Politics in St. Lucia has been dominated by the United Workers Party (UWP), which has governed the country for all but three years since independence. John Compton was premier of St. Lucia from 1964 until independence in February 1979 and remained prime minister until elections later that year.
The St. Lucia Labor Party (SLP) won the first post-independence elections in July 1979, taking 12 of 17 seats in parliament. A period of turbulence ensued, in which squabbling within the party led to several changes of prime minister. Pressure from the private sector and the unions forced the government to resign in 1982. New elections were then called and were won resoundingly by Compton's UWP, which took 14 of 17 seats.
The UWP was elected for a second time in April 16, 1987, but with only nine of 17 seats. Seeking to increase his slim margin, Prime Minister Compton suspended parliament and called new elections on April 30. This unprecedented snap election, however, gave Compton the same results as before--the UWP retained nine seats and the SLP eight. In April 1992, Prime Minister Compton's government again defeated the SLP. In this election, the government increased its majority in parliament to 11 seats.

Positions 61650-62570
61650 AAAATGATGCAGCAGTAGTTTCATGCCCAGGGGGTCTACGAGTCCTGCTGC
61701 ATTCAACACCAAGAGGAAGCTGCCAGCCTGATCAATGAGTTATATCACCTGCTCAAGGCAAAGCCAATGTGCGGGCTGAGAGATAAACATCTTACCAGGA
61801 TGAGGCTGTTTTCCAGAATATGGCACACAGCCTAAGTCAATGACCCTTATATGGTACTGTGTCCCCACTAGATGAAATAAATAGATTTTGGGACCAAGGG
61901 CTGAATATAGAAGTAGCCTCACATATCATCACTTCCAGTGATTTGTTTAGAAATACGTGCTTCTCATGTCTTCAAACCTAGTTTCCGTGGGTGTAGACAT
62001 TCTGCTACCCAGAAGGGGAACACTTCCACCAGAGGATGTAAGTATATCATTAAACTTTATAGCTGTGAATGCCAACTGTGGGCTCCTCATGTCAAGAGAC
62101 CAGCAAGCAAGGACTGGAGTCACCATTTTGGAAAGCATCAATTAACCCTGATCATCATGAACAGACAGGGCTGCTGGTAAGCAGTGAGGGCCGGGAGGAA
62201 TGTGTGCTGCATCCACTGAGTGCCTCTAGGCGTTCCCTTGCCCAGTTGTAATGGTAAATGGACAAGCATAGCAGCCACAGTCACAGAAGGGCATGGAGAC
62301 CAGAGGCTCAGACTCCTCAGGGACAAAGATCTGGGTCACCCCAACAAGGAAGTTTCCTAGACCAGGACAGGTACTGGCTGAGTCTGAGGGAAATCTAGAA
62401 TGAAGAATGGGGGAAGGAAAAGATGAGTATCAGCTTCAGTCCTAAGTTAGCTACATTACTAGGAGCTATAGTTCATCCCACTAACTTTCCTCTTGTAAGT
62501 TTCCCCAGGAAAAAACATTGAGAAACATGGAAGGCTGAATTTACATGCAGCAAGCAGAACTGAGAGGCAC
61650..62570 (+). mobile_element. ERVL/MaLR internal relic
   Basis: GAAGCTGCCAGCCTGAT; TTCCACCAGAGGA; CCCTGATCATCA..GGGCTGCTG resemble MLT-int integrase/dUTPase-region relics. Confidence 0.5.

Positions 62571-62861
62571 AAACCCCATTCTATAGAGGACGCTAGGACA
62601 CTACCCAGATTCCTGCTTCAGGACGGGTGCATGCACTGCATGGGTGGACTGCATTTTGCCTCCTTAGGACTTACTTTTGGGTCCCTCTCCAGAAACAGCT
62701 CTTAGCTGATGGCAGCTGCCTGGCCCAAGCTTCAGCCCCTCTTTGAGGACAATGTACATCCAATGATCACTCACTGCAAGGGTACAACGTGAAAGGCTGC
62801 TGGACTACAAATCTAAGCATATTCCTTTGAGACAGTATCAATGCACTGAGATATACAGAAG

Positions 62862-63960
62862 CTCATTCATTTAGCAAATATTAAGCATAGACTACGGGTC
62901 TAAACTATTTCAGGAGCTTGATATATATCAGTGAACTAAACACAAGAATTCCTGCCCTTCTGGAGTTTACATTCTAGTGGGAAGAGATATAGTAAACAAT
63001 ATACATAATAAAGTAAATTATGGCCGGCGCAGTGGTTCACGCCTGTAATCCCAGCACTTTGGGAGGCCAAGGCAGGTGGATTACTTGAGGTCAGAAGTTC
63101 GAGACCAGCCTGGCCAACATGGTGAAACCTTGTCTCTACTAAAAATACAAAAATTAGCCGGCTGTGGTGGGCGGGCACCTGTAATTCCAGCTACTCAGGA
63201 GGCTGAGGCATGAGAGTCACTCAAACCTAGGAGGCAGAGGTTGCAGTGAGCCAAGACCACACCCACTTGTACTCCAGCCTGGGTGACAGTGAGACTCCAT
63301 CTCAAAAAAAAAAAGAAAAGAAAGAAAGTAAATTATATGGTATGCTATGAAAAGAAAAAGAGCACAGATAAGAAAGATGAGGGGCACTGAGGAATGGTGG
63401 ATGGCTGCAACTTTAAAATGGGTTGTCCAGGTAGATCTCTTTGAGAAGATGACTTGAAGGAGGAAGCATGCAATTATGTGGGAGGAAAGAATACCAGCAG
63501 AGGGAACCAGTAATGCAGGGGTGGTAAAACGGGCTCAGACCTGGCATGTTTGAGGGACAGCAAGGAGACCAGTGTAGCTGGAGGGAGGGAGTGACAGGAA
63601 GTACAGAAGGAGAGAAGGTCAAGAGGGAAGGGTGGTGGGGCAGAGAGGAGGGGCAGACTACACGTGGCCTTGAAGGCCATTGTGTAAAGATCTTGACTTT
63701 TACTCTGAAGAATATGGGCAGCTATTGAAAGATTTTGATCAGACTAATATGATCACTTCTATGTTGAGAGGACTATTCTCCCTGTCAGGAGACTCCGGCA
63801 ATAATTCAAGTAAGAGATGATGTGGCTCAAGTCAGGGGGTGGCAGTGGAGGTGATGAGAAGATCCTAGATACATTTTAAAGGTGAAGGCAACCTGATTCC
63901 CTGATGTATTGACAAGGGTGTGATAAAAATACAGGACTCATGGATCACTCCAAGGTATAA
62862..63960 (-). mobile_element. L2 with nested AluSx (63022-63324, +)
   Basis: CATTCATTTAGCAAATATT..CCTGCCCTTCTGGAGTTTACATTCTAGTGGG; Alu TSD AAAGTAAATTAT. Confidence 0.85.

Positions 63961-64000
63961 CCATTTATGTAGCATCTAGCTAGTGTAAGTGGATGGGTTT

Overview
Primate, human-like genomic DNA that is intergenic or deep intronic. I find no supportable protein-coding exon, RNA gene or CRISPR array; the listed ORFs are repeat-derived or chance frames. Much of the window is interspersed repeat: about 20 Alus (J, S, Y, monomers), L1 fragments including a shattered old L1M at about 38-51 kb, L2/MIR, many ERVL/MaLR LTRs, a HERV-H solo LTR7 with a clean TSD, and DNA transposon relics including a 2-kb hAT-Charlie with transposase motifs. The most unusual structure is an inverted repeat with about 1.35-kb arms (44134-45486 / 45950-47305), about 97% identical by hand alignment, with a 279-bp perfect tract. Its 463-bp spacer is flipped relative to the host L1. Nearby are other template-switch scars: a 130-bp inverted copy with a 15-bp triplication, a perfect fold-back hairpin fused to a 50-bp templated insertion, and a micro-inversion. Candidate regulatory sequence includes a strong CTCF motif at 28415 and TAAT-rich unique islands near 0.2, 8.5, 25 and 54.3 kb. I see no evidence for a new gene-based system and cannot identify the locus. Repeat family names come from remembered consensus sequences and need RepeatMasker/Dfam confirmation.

In 1996, Compton announced his resignation as prime minister in favor of his chosen successor Dr. Vaughan Lewis, former director-general of the Organization of Eastern Caribbean States (OECS). Dr. Lewis became prime minister and minister of finance, planning and development on April 2, 1996. The SLP also had a change of leadership with former CARICOM official Dr. Kenny Anthony succeeding businessman Julien Hunte.
In elections held May 23, 1997, the St. Lucia Labor Party won all but one of the 17 seats in Parliament, and Dr. Kenny Anthony became Prime Minister and Minister of Finance, Planning and Development on May 24, 1997.
Principal Government Officials
Head of State--Queen Elizabeth II
Governor General--Dr. Pearlette Louisy
Prime Minister and Minister of Finance, Planning and Development--Dr. Kenny Anthony
Minister of Foreign Affairs and International Trade--George Odlum
Ambassador to the UN--Sonia Leonce-Carryl
Ambassador to the U.S.--vacant
Charge d'Affaires--Juliet Mallet-Phillip
Ambassador to the OAS--Sonia M. Johnny